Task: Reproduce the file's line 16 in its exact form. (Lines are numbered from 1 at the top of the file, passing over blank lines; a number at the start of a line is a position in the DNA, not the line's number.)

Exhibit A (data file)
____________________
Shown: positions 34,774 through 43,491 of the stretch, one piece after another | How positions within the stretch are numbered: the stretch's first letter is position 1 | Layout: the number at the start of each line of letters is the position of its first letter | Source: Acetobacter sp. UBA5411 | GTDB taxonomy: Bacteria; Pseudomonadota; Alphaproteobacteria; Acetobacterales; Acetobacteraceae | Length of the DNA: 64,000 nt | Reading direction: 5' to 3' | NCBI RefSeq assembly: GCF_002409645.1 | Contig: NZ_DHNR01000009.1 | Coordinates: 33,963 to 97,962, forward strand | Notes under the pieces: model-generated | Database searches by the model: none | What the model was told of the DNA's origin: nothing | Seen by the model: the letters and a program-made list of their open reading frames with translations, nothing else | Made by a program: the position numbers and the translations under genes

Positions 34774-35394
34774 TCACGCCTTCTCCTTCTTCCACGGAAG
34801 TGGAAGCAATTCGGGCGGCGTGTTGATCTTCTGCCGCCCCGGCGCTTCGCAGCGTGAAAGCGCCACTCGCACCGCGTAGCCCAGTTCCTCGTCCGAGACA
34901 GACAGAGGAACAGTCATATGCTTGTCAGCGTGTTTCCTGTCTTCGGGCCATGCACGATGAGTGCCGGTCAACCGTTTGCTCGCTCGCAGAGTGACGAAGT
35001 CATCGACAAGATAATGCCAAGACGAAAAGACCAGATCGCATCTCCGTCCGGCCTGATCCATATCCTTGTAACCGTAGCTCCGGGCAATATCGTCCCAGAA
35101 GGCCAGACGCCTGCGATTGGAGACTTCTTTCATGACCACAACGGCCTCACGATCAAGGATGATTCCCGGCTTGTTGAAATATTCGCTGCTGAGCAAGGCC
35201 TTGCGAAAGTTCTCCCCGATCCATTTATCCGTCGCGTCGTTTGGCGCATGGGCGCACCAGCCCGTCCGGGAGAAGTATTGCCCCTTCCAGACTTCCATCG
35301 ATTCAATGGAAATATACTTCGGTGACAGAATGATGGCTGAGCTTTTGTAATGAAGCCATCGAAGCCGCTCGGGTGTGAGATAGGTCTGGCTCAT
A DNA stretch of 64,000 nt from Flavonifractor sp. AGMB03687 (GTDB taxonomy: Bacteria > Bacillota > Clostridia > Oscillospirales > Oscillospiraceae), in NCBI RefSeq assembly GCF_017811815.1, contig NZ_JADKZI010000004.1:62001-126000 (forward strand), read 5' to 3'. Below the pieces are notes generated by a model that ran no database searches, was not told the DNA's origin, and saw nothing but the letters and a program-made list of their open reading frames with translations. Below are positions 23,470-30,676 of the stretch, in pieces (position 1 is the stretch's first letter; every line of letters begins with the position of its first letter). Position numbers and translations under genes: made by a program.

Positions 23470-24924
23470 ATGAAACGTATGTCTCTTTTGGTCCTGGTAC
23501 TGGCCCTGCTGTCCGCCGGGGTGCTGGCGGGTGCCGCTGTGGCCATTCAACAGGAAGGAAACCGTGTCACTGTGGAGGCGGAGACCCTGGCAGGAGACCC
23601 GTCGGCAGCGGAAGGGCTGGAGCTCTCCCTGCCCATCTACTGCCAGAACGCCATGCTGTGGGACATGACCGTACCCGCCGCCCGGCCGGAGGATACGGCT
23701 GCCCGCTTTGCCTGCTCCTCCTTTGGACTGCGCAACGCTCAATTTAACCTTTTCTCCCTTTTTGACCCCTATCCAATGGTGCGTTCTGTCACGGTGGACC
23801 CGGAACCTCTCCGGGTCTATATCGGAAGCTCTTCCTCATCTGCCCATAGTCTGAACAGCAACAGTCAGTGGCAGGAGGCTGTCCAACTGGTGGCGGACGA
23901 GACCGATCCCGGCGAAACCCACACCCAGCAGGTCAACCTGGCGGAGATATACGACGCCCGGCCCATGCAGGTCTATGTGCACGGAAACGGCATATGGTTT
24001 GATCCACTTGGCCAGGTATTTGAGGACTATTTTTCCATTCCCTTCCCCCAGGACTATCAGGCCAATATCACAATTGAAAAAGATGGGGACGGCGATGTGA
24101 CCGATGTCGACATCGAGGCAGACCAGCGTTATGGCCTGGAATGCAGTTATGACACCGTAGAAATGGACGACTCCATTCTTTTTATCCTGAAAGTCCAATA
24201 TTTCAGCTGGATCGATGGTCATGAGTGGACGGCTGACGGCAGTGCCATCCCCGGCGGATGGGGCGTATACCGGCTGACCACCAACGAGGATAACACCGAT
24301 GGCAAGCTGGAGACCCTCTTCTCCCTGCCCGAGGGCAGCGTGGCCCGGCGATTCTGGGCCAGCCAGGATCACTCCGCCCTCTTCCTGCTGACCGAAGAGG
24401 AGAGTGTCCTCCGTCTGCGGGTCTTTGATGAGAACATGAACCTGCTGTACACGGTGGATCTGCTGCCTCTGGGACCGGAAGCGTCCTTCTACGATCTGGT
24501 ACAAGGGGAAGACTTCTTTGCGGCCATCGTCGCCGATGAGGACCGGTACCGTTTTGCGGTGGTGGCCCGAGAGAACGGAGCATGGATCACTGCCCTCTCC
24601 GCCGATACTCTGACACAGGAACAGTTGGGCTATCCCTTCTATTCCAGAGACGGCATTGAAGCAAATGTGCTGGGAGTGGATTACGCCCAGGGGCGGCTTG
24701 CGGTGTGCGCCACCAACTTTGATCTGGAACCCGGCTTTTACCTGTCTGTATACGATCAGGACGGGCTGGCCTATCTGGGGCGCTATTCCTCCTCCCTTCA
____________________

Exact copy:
23801 CGGAACCTCTCCGGGTCTATATCGGAAGCTCTTCCTCATCTGCCCATAGTCTGAACAGCAACAGTCAGTGGCAGGAGGCTGTCCAACTGGTGGCGGACGA